4. Reptin is required for the transcription of telomerase reverse transcriptase and over-expressed in gastric cancer

    Directory of Open Access Journals (Sweden)

    Liu Tiantian

    2010-05-01

    Full Text Available Abstract Background Telomerase is activated in oncogenesis, which confers an immortal phenotype to cancer cells. The AAA + ATPase Reptin is required for telomerase biogenesis by maintaining telomerase RNA (hTER stability and is aberrantly expressed in certain cancers. Given its role in chromatin remodeling and transcription regulation, we determined the effect of Reptin on the transcription of the telomerase reverse transcriptase (hTERT gene, a key component of the telomerase complex and its expression in gastric cancer. Results Knocking down Reptin or its partner Pontin using small interfering RNA in gastric and cervical cancer cells led to significant decreases in hTERT mRNA, but hTERT promoter activity was inhibited in only Reptin-depleted cells. Reptin interacted with the c-MYC oncoprotein and its stimulatory effect on the hTERTpromoter was significantly dependent on functional E-boxes in the promoter. Moreover, Reptin bound to the hTERT proximal promoter and the loss of the Reptin occupancy led to dissociation of c-MYC from the hTERT promoter in Reptin-depleted cells. Reptin inhibition dramatically impaired clonogenic potential of gastric cancer cells by inducing cell growtharrest and over-expression of Reptin was observed in primary gastric cancer specimens. Conclusions The hTERT gene is a direct target of Reptin, and hTERT transcription requires constitutive expression of Reptin and its cooperation with c-MYC. Thus, Reptin regulates telomerase at two different levels. This finding, together with the requirementof Reptin for the clonogenic potential of cancer cells and its over-expression in gastriccancer and other solid tumors, suggests that Reptin may be a putative therapeutic target.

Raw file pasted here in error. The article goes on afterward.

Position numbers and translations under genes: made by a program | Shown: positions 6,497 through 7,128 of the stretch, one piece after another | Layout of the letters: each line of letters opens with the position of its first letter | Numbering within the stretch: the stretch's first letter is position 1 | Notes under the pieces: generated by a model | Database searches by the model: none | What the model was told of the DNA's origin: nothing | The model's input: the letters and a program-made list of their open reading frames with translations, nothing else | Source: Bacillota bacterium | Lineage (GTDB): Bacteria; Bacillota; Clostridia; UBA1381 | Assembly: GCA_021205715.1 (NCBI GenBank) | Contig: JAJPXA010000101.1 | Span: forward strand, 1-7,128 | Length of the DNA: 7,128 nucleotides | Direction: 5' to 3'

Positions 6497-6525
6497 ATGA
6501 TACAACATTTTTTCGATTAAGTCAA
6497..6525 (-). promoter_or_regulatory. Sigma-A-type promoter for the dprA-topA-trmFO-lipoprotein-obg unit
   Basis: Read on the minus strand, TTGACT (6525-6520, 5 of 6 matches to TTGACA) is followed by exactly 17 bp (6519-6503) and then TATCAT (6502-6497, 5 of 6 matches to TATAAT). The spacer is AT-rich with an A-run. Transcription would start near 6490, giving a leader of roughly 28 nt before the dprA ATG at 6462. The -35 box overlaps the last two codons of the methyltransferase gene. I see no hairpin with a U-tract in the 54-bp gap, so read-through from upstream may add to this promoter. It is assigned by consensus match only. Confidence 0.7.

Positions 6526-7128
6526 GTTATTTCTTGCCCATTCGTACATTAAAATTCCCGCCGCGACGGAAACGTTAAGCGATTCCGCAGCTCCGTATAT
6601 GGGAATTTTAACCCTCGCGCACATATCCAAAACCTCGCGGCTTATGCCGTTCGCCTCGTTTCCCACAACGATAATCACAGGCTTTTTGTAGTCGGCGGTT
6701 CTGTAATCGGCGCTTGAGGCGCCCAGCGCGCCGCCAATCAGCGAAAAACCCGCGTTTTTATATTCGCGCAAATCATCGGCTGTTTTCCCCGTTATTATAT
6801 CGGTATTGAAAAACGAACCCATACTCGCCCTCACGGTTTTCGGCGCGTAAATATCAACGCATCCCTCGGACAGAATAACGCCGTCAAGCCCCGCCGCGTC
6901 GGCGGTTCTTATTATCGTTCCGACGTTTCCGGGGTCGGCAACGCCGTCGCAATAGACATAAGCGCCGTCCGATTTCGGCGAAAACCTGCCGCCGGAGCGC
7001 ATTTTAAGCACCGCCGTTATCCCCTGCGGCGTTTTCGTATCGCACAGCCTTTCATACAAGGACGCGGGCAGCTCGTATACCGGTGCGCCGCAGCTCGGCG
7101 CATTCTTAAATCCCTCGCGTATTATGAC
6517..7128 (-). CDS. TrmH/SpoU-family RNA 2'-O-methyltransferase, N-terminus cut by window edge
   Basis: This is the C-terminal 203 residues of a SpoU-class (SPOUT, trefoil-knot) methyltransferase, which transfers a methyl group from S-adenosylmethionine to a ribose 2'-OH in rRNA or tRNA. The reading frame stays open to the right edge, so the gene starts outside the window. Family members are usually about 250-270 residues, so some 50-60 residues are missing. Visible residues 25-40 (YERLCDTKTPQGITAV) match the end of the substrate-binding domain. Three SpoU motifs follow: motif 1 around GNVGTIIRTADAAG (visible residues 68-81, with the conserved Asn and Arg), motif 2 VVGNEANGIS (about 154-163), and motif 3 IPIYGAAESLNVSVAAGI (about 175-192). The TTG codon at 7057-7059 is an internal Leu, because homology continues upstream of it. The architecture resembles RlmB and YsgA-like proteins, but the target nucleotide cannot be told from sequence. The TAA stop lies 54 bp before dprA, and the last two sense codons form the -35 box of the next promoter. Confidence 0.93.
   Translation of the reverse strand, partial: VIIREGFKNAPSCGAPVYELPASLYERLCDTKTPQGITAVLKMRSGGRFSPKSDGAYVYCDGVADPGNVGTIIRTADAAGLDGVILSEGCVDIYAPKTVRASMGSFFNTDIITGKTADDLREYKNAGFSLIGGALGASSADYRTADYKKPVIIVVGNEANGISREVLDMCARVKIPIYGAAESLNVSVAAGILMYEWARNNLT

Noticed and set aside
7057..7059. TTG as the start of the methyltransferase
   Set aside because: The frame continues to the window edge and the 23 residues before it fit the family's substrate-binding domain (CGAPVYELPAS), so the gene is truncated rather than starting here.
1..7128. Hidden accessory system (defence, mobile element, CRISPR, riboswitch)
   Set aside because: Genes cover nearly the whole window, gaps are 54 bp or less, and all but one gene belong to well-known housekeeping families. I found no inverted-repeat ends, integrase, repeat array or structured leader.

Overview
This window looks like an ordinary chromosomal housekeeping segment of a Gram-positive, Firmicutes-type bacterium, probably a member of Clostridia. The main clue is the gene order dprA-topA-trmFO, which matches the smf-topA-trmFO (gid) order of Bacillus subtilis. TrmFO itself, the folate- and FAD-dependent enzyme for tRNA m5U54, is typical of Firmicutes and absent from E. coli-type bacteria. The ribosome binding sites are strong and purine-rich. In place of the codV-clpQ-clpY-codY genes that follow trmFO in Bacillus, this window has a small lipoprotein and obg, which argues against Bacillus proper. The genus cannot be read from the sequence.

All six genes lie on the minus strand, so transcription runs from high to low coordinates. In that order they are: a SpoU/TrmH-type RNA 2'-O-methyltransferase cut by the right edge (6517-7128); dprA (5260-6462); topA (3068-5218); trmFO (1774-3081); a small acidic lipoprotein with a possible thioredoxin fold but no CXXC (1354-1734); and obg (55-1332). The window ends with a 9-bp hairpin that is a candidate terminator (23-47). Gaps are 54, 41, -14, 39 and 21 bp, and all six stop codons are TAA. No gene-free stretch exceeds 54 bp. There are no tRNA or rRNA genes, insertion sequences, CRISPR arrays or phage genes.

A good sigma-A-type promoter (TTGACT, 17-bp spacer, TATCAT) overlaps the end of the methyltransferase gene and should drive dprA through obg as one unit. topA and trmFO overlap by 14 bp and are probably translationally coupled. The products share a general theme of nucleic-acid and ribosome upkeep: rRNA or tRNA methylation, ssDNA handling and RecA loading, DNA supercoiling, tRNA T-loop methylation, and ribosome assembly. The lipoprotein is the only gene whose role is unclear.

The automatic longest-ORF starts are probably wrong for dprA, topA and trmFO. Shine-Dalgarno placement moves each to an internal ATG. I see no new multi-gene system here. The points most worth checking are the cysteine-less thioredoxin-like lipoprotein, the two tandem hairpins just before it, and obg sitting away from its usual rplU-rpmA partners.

5. Characterization of a human cell line stably over-expressing the candidate oncogene, dual specificity phosphatase 12.

    Directory of Open Access Journals (Sweden)

    Erica L Cain

    2011-04-01

    Full Text Available Analysis of chromosomal rearrangements within primary tumors has been influential in the identification of novel oncogenes. Identification of the "driver" gene(s within cancer-derived amplicons is, however, hampered by the fact that most amplicons contain many gene products. Amplification of 1q21-1q23 is strongly associated with liposarcomas and microarray-based comparative genomic hybridization narrowed down the likely candidate oncogenes to two: the activating transcription factor 6 (atf6 and the dual specificity phosphatase 12 (dusp12. While atf6 is an established transcriptional regulator of the unfolded protein response, the potential role of dusp12 in cancer remains uncharacterized.To evaluate the oncogenic potential of dusp12, we established stable cell lines that ectopically over-express dusp12 in isolation and determined whether this cell line acquired properties frequently associated with transformed cells. Here, we demonstrate that cells over-expressing dusp12 display increased cell motility and resistance to apoptosis. Additionally, over-expression of dusp12 promoted increased expression of the c-met proto-oncogene and the collagen and laminin receptor intergrin alpha 1 (itga1 which is implicated in metastasis.Collectively, these results suggest that dusp12 is oncologically relevant and exposes a potential association between dusp12 and established oncogenes that could be therapeutically targeted.